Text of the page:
After a partnership that lasted almost seven years in the UFC, Anderson will be fighting for the fifth promotion of his career against the two-time Bellator middleweight title challenger Manhoef.

Anderson seems to have the odds in his favor with a five-inch height and nine-inch reach advantage. However, like an efficient kitchen on a busy Friday night, Manhoef delivers knuckle sandwiches that humble a wide range of opponents. Most recently, he was able to knock out a man in Yannick Bahati who was four inches taller and also held a nine-inch reach advantage at Bellator 230 in under two and a half minutes of work.

On a scale from 1 to 10 for his chances of playing spoiler, with 1 being “highly unlikely” and 10 being “most likely,” Manhoef checks in with a 7. With father time being undefeated, fight styles will have to adjust over time if you want to sustain a long career like Manhoef has. Even though Manhoef is usually the smaller guy in head-to-head match-ups, he is an incredible athlete who still has his speed and his power in year 25 of his electrifying career. While he won’t notch a finish against Anderson, he could win by decision if he’s able to effectively evade Anderson’s punches and avoid the clinch. The more Manhoef keeps the fight in the center of the cage, the higher his chances are of defeating Anderson.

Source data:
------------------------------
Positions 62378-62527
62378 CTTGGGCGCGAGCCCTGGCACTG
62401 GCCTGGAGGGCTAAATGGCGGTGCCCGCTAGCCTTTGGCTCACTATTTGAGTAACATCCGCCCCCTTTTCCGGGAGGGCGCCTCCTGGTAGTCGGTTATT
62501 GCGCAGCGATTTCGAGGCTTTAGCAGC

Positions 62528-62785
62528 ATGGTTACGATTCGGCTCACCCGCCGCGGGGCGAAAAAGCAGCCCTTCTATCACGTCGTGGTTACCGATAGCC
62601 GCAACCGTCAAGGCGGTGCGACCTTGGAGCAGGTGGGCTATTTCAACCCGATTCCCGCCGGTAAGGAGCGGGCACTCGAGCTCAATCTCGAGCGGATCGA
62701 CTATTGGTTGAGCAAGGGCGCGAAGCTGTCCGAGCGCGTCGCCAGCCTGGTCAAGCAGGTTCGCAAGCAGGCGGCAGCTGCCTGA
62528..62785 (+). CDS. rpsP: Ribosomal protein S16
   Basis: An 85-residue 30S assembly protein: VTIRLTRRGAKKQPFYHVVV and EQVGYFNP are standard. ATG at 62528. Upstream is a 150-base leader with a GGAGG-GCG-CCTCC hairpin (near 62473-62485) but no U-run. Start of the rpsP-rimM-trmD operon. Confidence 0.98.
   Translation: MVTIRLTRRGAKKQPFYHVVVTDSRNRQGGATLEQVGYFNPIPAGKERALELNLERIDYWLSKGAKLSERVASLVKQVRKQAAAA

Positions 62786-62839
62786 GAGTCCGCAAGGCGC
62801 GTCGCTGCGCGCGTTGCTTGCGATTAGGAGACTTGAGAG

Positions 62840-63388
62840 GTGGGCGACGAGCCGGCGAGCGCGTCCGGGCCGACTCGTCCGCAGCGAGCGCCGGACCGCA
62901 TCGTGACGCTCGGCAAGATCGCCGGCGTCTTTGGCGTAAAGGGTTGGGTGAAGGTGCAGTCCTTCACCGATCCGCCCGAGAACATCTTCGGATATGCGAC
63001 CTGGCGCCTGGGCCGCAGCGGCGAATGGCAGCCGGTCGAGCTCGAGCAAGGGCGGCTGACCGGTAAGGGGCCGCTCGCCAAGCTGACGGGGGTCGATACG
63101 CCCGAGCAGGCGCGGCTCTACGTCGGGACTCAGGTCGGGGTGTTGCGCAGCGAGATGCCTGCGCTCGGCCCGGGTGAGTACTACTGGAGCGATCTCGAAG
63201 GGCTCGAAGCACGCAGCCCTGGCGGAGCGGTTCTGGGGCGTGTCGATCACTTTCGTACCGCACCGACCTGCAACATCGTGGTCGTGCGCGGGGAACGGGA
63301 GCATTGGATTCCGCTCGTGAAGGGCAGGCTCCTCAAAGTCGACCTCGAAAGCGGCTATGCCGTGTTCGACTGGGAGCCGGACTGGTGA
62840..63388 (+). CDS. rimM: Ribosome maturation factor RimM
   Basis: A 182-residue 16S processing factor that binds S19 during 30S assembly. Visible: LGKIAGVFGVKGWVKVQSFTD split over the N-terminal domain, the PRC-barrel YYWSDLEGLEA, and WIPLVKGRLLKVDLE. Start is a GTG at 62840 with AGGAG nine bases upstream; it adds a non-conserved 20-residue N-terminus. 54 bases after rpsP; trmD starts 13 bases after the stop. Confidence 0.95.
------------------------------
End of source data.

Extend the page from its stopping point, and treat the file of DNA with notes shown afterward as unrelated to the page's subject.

This is no slight on Anderson at all. He’s lost against the best the sport has to offer, but he’s been able to win at a high level as well. He has defeated the current UFC No. 3 light heavyweight Glover Teixeira and the No. 9 Johnny Walker. It is reps in the ring against top-tier talent that will predictably serve him well against Manhoef, but the fight could go either way.

Tyrell Fortune’s rise up the heavyweight ladder has been derailed over his last two fights. First, he was finished in the first round by Timothy Johnson. His next fight was ruled a no-contest after an accidental low blow. Does Fortune return to the win column against promotional newcomer Said Sowma?